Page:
Treatment News : HIV's Wicked Ways: An Accident of Evolution? - by Tim Horn

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June 21, 2006

HIV's Wicked Ways: An Accident of Evolution?

by Tim Horn

June 21, 1006 (AIDSmeds)—HIV's ability to damage the human immune system might amount to an accident of evolution, notably the loss of the protective function of a viral protein called Nef. Like HIV in humans, related strains of simian immunodeficiency virus (SIV) are rampant among many species of monkeys. Unlike HIV in humans, many primates infected with SIV don't experience immune suppression or suffer the symptoms associated with AIDS. The evidence, published by an international team of researchers in the June 2006 issue of Cell, is the first to offer an explanation for this striking difference.

The group found that a viral protein known to help the virus evade the immune system, thereby allowing the SIVs that infect monkeys to persist and multiply with high efficiency, also has a protective role in the host immune system. The SIV Nef protein ratchets down the activation of T-cells following infection in primates, thereby limiting the harmful effects that can be caused by chronically strong immune activation.

While chronically strong immune activation may seem like a good thing when it comes to fighting HIV infection, it ends up causing the death of many T-cells and ultimately exhausts the immune system – two factors that can lead to AIDS.

The HIV Nef protein, and those of its closest related simian viruses, however, lack this protective function, leaving those infected susceptible to the heightened immune activation associated with progression to AIDS, according to the new research.

"Nef-mediated suppression of T-cell activation is a fundamental property of primate lentiviruses that likely evolved to maintain viral persistence in the context of an intact host immune system," Dr. Frank Kirchhoff of the University of Ulm in Germany said. "The findings suggest that the gene function was lost during viral evolution in a lineage that gave rise to HIV-1 and may have predisposed the simian precursor of HIV-1 for greater pathogenicity in humans."

"Heightened immune activation is the only clear-cut difference between pathogenic and non-pathogenic infections with the immunodeficiency viruses," Dr. Kirchhoff added. "The observed difference in Nef function may provide, for the first time, a mechanism to explain why many monkey species naturally infected with SIV do not develop disease."

Study coauthor Dr. Beatrice Hahn of the University of Alabama has previously shown that the two forms of HIV that infect humans originated from related SIVs found in different species of African primates (see related news article). HIV-1 – most closely related to an SIV strain found in chimpanzees – is the more virulent of the two human strains and the source of the majority of HIV infections throughout the world. The less pathogenic HIV-2 evolved from a virus that infects long-tailed relatives of baboons called sooty mangabeys. While HIV and SIV strains all infect T-cells that are critical for a functional immune response, SIV usually does so without causing serious damage in their natural primate hosts.

Of more than 30 SIVs that have been molecularly characterized, all encode a Nef gene. However, information about the gene's function has come from studies involving the HIV-1 version of Nef. In turn, Dr. Kirchhoff and his group examined Nef genes taken from a variety of SIV types.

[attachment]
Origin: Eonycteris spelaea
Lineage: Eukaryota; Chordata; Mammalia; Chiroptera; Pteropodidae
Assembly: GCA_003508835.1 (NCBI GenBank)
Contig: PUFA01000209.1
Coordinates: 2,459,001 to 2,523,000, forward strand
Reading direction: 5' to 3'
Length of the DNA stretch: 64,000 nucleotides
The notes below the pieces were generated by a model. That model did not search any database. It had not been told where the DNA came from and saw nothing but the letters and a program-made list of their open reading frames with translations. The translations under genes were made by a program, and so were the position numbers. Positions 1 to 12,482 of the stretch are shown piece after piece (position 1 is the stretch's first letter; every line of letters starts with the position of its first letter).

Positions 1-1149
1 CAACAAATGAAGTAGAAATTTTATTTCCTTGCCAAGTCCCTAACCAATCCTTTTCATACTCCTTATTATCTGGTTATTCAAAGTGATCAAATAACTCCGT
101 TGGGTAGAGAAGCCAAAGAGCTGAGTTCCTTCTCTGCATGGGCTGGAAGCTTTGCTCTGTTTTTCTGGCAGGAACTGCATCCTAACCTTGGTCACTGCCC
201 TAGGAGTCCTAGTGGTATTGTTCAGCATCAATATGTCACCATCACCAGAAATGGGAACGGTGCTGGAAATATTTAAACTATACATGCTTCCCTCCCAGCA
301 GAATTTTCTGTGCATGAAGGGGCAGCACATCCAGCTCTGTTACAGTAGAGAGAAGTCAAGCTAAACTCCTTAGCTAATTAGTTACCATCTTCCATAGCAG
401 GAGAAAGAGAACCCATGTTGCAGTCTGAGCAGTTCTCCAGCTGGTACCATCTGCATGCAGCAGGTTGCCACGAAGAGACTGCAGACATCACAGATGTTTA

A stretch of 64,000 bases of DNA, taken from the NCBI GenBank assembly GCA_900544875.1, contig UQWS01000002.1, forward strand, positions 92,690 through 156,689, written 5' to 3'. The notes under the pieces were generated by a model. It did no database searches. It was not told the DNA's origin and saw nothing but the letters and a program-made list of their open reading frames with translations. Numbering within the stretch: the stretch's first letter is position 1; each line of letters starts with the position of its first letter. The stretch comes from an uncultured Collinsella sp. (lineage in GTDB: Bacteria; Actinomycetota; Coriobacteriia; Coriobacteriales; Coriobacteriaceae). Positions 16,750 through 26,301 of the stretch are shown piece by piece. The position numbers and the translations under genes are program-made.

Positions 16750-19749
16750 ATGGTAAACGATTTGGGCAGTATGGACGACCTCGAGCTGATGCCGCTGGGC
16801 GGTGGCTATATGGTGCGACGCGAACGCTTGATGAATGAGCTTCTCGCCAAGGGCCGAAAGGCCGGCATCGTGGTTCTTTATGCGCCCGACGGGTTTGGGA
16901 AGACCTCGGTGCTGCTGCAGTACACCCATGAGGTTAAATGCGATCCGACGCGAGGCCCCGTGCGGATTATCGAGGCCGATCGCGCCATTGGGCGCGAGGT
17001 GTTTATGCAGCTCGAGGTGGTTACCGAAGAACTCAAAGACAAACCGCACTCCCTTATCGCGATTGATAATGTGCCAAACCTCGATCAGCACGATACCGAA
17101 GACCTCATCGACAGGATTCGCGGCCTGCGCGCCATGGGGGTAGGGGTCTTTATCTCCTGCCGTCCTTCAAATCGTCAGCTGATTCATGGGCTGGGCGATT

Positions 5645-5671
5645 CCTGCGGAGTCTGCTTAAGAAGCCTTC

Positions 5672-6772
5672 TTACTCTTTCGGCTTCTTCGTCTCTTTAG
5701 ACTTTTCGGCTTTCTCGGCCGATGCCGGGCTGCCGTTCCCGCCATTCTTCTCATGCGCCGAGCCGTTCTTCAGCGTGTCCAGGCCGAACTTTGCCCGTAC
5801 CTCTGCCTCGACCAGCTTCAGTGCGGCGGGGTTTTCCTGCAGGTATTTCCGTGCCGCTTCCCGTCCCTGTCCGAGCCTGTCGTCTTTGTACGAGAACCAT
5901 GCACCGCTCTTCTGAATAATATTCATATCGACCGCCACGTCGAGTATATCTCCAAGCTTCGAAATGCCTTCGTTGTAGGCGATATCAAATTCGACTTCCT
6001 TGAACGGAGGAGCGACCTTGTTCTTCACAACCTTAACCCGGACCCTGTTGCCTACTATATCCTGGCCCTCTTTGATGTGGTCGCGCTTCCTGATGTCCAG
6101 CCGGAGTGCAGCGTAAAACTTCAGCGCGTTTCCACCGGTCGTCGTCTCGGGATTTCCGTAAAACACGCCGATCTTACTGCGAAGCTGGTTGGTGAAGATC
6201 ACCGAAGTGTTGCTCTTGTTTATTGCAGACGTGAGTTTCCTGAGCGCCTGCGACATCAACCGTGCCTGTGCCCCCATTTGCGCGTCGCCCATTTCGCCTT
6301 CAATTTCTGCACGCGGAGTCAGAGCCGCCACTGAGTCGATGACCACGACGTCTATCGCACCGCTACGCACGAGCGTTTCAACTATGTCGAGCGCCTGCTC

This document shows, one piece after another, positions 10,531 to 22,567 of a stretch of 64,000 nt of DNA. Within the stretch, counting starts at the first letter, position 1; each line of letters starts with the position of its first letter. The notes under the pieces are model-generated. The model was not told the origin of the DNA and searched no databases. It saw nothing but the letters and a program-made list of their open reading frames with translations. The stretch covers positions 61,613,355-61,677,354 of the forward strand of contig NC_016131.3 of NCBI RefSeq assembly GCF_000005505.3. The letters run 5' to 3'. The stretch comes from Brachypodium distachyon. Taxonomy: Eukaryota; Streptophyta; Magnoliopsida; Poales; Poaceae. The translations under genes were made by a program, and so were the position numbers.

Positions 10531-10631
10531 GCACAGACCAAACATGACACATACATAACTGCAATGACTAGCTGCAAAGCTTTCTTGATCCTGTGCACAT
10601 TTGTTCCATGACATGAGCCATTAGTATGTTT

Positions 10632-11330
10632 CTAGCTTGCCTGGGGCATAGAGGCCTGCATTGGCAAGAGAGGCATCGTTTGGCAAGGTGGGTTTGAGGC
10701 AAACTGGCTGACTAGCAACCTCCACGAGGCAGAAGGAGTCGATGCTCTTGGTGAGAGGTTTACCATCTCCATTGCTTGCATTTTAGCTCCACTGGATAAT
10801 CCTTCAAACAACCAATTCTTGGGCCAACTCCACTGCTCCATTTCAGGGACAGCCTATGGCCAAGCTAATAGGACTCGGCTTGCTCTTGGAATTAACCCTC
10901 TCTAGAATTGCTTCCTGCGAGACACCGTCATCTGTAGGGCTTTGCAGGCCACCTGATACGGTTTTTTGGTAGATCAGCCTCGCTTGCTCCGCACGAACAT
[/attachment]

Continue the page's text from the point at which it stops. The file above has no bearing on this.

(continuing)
According to the research conducted by Dr. Kirchhoff's group, Nef variants from the great majority of primate SIVs, including the less virulent human strain HIV-2, suppress the expression of a receptor normally found on the surface of T-cells, making the immune cells less responsive to activation. In contrast, the Nef gene of HIV-1 and a subset of closely related SIVs failed to limit T-cell activation and death.

"Intriguingly, this loss of Nef-mediated suppression of T cell activation appears to have occurred twice, once in the ancestor of a group of viruses infecting Cercopithecus monkeys, and once in SIVcpz, the ancestor of HIV-1 which infects chimpanzees," noted study coauthor Dr. Paul Sharp, of the University of Nottingham, who is a leading expert in HIV and SIV evolution.

"What these viruses have in common is a Vpu gene, not found in other SIVs, and so it's tempting to speculate that the presence of Vpu is somehow causally related to the change in Nef function," Dr. Sharp added.

The findings expand on previous studies that found that Nef-deficient SIV failed to cause symptoms in a monkey species normally susceptible to disease. Other researchers have reported in the past that rhesus macaques infected with the Nef-deficient virus had extremely low viral loads and limited evidence of disease progression. Similarly, humans infected with Nef-defective HIV progress to disease symptoms slowly, if at all.

While altering HIV's Nef gene may not be a therapeutic possibility for those infected with the virus, these results – along with research conducted by several other teams – suggest the use of treatments that could carefully limit immune system activation in humans. This, Dr. Kirchhoff says, would mimic the tight immune system-virus balance seen in non-human primates.

"A strong immune response can be good in the short term, but if sustained for a long time as in those with HIV, it can exhaust the immune system," Dr, Kirchhoff said. "If you could somehow dampen the response, it might effectively convert the condition to the more chronic, asymptomatic infection seen in monkeys."


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